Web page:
Trade Marks and Protecting Your Brand
Trade Mark and Intellectual Property Tips for Business Owners
When the topic of protecting your Intellectual Property (IP) is mentioned, what comes to mind? The Kylie Minogue vs Kylie Jenner brand dispute? Or, perhaps, the Winklevoss brothers vs Zuckerberg million dollar Facebook debacle? Most disputes involving intellectual property will not end up on the news or eventuate as a Hollywood movie. Still, it doesn’t mean it can’t impact your business or livelihood.
IP is the property of your mind — your ideas, concepts and creative thoughts. Protecting your intellectual property means it can only be used, produced, or marketed under the exclusive legal right of the inventor, creator, or owner. There are different types of intellectual property: copyright, which protects the expression of your ideas, whether that be your messaging or artwork; patents, which could be responsible for protecting specially engineered parts of your packaging; and trade marks, which will be the main focus of this article.
What is Trade Marking?
Trade marking includes your business name, logo, and brand, but it doesn’t stop there! It can incorporate your packaging, slogan, sound (e.g. a jingle), symbol, product or service. You can even trade mark a colour or number provided you can prove it is integral to your brand and its identity. Think of the purple wrappers enveloping Cadbury’s milk chocolate, or how about Chanel’s No. 5 perfume? Both elements were so identifiable to their respective brands these companies were able to trade mark them (although just last year Cadbury lost an appeal against Nestle on their purple packaging).
Why Should I Trade Mark My Brand?
A trade mark enables you to distinguish your business from its competitors. It legally protects you from third parties piggy-backing off your brand. Under the Trade Marks Act 1995 (Cth), you can take legal action against people or companies using your trade mark without your knowledge or consent. Furthermore, it helps convey legitimacy and shows customers you are serious about your brand and, therefore, your business.
For new and smaller businesses, having a unique brand (which more prominent companies cannot emulate) can serve to set you apart from your competition. As we at Principle Design can attest to, a brand is an excellent marketing device which can help you to build the value, credibility, and personality of your business.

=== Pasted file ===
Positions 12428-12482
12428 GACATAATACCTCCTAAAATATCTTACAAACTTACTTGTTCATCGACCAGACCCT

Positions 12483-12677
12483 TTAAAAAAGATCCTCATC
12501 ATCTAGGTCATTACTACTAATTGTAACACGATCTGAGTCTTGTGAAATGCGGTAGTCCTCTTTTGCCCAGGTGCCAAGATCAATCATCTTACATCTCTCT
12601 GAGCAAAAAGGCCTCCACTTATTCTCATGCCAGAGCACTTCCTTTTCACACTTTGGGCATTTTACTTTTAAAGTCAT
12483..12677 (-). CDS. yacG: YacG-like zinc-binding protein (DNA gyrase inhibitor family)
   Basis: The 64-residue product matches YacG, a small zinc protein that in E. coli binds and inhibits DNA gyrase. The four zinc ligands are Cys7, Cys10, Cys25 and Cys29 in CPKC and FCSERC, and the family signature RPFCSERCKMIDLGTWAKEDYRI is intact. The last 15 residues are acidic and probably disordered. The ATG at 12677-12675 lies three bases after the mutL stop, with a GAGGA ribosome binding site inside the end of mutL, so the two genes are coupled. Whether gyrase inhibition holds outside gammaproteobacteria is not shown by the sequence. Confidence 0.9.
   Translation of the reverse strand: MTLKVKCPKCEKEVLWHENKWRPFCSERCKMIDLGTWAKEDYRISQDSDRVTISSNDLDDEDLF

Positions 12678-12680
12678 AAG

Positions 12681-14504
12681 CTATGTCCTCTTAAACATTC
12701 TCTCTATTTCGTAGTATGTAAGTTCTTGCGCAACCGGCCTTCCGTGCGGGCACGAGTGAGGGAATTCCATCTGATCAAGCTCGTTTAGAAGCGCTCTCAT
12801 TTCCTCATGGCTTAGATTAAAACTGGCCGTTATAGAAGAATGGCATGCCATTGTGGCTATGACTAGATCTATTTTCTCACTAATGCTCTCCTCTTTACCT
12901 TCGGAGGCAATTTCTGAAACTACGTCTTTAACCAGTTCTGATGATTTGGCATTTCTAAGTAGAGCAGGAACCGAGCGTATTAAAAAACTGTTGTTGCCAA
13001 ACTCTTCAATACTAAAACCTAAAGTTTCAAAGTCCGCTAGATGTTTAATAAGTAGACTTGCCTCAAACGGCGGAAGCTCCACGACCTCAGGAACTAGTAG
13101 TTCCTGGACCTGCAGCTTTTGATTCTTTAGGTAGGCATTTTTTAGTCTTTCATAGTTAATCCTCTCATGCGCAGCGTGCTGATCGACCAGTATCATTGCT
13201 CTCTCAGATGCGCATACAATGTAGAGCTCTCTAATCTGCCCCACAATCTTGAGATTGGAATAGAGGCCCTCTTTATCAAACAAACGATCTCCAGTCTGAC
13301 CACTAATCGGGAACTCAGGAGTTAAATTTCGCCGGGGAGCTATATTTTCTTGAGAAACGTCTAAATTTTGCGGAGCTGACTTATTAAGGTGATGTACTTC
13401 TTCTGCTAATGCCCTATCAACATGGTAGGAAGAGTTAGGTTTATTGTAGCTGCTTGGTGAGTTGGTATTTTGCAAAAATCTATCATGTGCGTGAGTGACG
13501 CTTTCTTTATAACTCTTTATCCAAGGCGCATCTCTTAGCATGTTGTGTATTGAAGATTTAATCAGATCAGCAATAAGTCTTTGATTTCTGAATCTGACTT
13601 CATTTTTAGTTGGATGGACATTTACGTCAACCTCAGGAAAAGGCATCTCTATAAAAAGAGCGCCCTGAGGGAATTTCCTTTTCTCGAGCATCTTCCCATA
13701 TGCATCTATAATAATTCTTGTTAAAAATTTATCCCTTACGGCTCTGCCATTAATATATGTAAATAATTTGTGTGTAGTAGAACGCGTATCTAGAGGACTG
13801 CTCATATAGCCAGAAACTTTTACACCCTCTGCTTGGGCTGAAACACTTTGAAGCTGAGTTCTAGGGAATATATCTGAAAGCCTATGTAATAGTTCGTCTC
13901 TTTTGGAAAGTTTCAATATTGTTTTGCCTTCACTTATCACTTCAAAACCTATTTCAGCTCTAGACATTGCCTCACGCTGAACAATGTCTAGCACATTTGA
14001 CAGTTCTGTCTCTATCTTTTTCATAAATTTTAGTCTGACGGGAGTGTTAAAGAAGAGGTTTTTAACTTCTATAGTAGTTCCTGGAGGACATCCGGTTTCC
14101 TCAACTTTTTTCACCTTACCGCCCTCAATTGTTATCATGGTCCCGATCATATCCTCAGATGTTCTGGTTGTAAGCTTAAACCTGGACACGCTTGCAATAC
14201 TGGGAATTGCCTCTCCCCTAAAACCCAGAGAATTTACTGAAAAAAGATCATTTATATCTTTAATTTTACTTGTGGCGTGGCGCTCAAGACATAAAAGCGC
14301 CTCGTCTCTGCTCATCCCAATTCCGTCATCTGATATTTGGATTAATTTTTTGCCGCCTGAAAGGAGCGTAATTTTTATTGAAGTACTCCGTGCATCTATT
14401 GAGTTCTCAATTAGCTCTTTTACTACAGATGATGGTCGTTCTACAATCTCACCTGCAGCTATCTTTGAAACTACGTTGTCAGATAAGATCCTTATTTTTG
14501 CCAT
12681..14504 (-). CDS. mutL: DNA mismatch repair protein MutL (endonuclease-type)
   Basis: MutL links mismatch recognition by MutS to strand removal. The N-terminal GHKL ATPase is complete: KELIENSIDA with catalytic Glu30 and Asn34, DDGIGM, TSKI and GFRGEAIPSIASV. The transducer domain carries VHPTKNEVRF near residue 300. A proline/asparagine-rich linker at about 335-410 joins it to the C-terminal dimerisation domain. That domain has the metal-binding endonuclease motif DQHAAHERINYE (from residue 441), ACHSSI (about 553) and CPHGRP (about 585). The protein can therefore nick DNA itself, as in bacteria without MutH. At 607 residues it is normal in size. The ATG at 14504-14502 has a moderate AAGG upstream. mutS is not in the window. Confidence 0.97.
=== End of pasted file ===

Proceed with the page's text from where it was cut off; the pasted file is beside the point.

How Can I Trade Mark My Brand?
In Australia, for a trade mark to be officially recognised it must be registered with IP Australia. Simply registering your business and domain name does not give you exclusive ownership of your business name. This also goes for your website domain. When registering your trade mark, you’ll need to determine in which country(s) you wish to register. There are also different categories — classes of goods and services — you need to take into consideration, and often more than one category may be relevant for your brand.
An IP lawyer can help save you both money and time in the long run. Choosing the wrong classes could leave your brand vulnerable in some areas, allowing other businesses to swoop in and benefit from your hard work, time, and money. According to IP Australia, a frequent mistake is confusing the types of intellectual property protection required, for example, confusing trade marks and design rights. These are the types of things a lawyer can help set straight for you. IP legal professionals will also ensure you are not infringing an existing trade mark registration which could result in you having to re-brand entirely, a potentially costly mistake.
Protect Your IP
At Principle Design, we do our utmost to ensure our designs for your brand are not only an excellent fit for your business but that they are also unique. However, we are not lawyers. Luckily, we’ve partnered with some outstanding legal practices to ensure your brand receives the protection it needs, including trade mark specialists, Progressive Legal. Get in touch if you’d like to find out more!